Focused or Detached Mindfulness


Is Mindfulness Supposed to be Focused or Detached?

A while ago I went to a talk on Mindfulness here in Columbus. The presenter was a well-known mindfulness instructor in the area and I wanted to hear what he had to say. The talk also included 3 short sessions of practice that I thought would be interesting as well. The evening was interesting and informative but it brought up the question in the title for me; is mindfulness a focusing practice or a practice of detaching and letting go?

It depends completely on what you’re calling mindfulness. We have a tendency in the Order to call our Zazen practice a mindfulness practice, yet Zazen is a detaching, unfocussed practice. We let thoughts flow through our mind without becoming attached to them. The mindfulness that this teacher was talking about was a much more focused practice - picking out a sound or a sight to focus your attention on. This is actually very similar to what’s being taught in Western corporate environments to increase productivity. Can both of these be considered mindfulness? Is one better than the other?

The Pali term that we translate as mindfulness - sati - actually means something closer to, “remembrance of the present moment”. This appears in Theravadin Buddhist practice mostly in Vipassana meditation, which is a focused, noting style of mediation. At first glance this would appear to be closer to what is being taught in Western, secular mindfulness than it is to Zazen. So is corporate America closer to the Buddha’s intent for sati than those of us who practice Zazen?

There’s an excellent post in the Theravadin blog theravadin.wordpress.com that talks about how the concept of sati as taught by the Buddha relates to mindfulness. The writer points out that while the term sati certainly has elements of mindfulness the Pali term that most closely resembles what the West sees as mindfulness is actually sampajanna - or “to know together with”. The Buddha uses this term not for meditation practice but for the everyday awareness that a monk should have about their own body as well as the things going on around them and the activities they’re doing. Sati, on the other hand, is reserved for meditation. So what is ‘remembrance of the present moment’ if it’s not experiencing it fully?

Sati certainly includes experiencing the present moment fully, but think about the English translation for a minute. ‘Remembrance’ implies a past event even though here it’s being applied to the present moment. So we are to see the present not as permanent but as something passing away even as we experience it. It is this awareness of the constant arising and passing away of moments, of experiences, of sensations that distinguishes samma sati - or appropriate mindfulness from the Eightfold Path - from miccha sati - or inappropriate mindfulness. Miccha sati grasps onto the moment and refuses to let it pass. Samma sati notes the moment as it passes away then moves onto the next fading moment.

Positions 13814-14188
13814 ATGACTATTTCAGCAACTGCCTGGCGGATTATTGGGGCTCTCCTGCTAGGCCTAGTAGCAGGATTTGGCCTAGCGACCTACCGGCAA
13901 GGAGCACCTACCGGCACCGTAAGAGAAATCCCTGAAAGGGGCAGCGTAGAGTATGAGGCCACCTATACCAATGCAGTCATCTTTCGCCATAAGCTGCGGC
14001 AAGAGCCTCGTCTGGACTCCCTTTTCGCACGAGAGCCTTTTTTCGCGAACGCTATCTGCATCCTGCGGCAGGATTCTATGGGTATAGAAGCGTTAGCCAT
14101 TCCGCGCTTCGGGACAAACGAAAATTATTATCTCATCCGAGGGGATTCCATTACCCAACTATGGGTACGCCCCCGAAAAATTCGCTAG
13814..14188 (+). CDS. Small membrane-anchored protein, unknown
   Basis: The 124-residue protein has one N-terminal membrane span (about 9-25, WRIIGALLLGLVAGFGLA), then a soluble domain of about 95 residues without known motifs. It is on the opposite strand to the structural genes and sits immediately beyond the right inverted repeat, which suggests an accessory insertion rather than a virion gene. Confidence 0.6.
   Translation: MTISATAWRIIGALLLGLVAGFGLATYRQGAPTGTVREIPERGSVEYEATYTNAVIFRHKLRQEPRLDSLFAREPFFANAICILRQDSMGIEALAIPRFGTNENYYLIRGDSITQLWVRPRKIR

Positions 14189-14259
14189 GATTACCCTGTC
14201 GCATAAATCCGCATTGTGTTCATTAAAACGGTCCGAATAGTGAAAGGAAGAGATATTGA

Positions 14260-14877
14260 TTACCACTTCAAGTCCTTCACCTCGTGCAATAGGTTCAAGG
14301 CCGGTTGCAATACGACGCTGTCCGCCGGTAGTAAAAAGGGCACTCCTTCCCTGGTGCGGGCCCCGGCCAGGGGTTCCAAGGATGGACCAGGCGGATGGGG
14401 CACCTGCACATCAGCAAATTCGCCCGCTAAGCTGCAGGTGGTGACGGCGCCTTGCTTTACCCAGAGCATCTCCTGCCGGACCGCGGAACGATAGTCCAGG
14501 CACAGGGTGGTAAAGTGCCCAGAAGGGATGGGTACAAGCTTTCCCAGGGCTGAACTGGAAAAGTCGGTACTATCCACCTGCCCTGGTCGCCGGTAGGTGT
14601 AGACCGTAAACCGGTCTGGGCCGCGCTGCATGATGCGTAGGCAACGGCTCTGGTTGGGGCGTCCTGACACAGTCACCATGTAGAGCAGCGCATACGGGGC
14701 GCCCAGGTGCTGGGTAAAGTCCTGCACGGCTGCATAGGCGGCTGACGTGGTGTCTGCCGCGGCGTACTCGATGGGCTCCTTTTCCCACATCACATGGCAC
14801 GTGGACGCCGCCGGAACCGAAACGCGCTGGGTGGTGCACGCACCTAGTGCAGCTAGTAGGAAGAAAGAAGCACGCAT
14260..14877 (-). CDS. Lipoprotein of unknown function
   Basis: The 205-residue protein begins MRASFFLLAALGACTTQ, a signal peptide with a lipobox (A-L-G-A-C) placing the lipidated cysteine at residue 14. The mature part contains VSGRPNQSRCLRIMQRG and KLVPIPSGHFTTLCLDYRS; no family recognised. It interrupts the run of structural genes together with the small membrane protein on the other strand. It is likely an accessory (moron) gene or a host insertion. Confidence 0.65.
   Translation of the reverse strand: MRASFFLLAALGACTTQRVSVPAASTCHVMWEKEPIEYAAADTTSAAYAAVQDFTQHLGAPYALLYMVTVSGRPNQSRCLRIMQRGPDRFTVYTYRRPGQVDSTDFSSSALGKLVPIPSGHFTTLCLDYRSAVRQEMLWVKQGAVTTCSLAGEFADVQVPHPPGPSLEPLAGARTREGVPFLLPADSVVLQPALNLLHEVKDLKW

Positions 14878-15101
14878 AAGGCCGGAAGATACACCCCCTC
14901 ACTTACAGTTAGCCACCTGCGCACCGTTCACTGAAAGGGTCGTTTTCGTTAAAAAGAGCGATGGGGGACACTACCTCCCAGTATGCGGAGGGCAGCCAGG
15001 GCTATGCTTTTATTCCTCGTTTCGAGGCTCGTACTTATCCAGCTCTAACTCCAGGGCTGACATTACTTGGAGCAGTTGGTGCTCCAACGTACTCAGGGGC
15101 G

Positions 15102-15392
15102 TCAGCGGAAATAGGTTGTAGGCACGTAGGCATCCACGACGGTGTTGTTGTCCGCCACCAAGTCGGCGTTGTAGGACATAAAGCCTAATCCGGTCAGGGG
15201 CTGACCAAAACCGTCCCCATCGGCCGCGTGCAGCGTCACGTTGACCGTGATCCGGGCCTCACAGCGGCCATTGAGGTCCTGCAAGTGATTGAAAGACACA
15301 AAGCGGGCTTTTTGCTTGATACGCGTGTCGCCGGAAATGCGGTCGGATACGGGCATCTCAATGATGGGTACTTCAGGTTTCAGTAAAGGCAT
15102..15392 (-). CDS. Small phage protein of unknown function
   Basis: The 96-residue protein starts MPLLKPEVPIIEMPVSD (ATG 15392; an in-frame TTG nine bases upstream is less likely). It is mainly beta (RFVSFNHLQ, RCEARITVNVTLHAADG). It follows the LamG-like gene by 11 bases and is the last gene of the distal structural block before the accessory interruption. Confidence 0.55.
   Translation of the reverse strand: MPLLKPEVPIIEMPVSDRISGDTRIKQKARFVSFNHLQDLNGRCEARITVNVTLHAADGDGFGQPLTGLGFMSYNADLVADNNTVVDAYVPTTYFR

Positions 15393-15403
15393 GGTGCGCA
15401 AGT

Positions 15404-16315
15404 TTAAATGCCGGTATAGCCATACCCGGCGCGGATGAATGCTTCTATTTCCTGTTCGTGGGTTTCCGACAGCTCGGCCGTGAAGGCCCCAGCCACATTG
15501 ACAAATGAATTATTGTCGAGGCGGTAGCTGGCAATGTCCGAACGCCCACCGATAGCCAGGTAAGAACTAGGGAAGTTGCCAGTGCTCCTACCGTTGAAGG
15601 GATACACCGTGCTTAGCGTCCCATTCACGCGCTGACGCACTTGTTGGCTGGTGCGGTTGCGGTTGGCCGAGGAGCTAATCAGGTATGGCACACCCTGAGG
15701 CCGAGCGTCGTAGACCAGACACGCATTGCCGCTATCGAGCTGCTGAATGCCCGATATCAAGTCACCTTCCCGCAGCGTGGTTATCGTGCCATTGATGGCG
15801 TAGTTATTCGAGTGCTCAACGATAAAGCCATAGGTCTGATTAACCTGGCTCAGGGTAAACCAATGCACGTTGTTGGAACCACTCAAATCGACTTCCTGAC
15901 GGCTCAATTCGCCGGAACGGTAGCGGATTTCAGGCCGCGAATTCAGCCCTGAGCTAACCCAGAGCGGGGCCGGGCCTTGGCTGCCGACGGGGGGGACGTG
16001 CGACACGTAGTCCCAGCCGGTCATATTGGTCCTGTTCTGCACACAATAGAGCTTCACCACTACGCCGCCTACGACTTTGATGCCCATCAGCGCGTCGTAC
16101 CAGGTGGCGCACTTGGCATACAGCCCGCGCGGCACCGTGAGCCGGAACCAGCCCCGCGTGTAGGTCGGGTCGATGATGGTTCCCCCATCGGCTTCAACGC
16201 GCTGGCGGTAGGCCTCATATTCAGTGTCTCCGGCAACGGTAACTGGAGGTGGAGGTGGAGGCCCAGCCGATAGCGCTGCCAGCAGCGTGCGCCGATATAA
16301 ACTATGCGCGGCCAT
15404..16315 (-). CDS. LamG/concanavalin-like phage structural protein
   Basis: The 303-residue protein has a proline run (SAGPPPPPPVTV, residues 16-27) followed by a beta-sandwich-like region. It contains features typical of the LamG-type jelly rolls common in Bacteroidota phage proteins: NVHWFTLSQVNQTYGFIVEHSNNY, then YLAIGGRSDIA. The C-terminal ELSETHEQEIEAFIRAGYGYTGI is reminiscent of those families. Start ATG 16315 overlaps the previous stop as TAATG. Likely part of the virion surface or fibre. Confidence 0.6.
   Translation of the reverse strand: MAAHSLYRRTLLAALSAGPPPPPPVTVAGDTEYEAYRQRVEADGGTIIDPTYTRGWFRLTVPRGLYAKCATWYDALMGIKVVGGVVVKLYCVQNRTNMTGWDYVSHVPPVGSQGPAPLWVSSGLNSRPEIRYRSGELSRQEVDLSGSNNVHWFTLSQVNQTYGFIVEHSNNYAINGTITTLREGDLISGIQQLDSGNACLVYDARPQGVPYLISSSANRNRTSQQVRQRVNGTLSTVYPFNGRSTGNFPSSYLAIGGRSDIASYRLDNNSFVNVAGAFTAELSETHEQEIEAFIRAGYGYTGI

Say you are sitting in meditation and a firetruck passes by with siren blaring - something that’s fairly common at our Center. Samma sati will note, “ah, a firetruck on the way to a fire” then let go of the thought. Miccha sati will also note the firetruck but may obsess about, “I wonder where it’s going?” or “Why does it always get noisy right when I’m meditating?” Sati itself can be said to neither be good nor bad; it’s only when we release the present moment or choose to cling to it that we can be said to be either practicing the dharma or not.

Focused mindfulness practice as it’s taught in corporate America is neither good nor bad; it is neither dharma practice not outside of dharma practice. While it does tend toward a clinging to the object of focus, that’s exactly what’s needed for increasing productivity. It does not pretend to be a dharma teaching and we as Buddhists have no right to judge it as either good or bad; it simply is. The same can be said of Vipassana on the one hand and Zazen on the other.

When practicing Vipassana it is easy to move from noting to clinging. This is true of any noting practice. Zen teaches me to fully experience the taste of my food, but to not cling to it. How easily do we all move from experiencing a great meal to desiring to experience it again, or to comparing future meals to it, or to mourning that it’s finished? When practicing Zazen it’s easy to slip from detaching from identifying with the moment to not even experiencing it. We’re not practicing Zazen when we’re sitting in a stupor, unaffected by anything. How often have we all slipped into a state where if someone were to ask us later what we were doing we would not be able to answer at all?

What is the intent of your mindfulness? If you are trying to increase productivity then embrace secular mindfulness. If you are doing it as dharma practice then I urge you toward either Vipassana or Zazen - practiced appropriately. You see, the fact is that neither Vipassana nor Zazen is either focused or detached. Vipassana may more consciously note the present moment or the physical sensations, but when practiced appropriately - with samma sati - it notes them to be aware of their arising and their passing away. Zazen may more heavily emphasize the arising and passing away, but we cannot be aware of these without noting the thoughts, sensations, actions that are arising and passing away.

So to answer the original question “Is Mindfulness supposed to be focused or detached?” I can only give the Zen answer, “Yes”.

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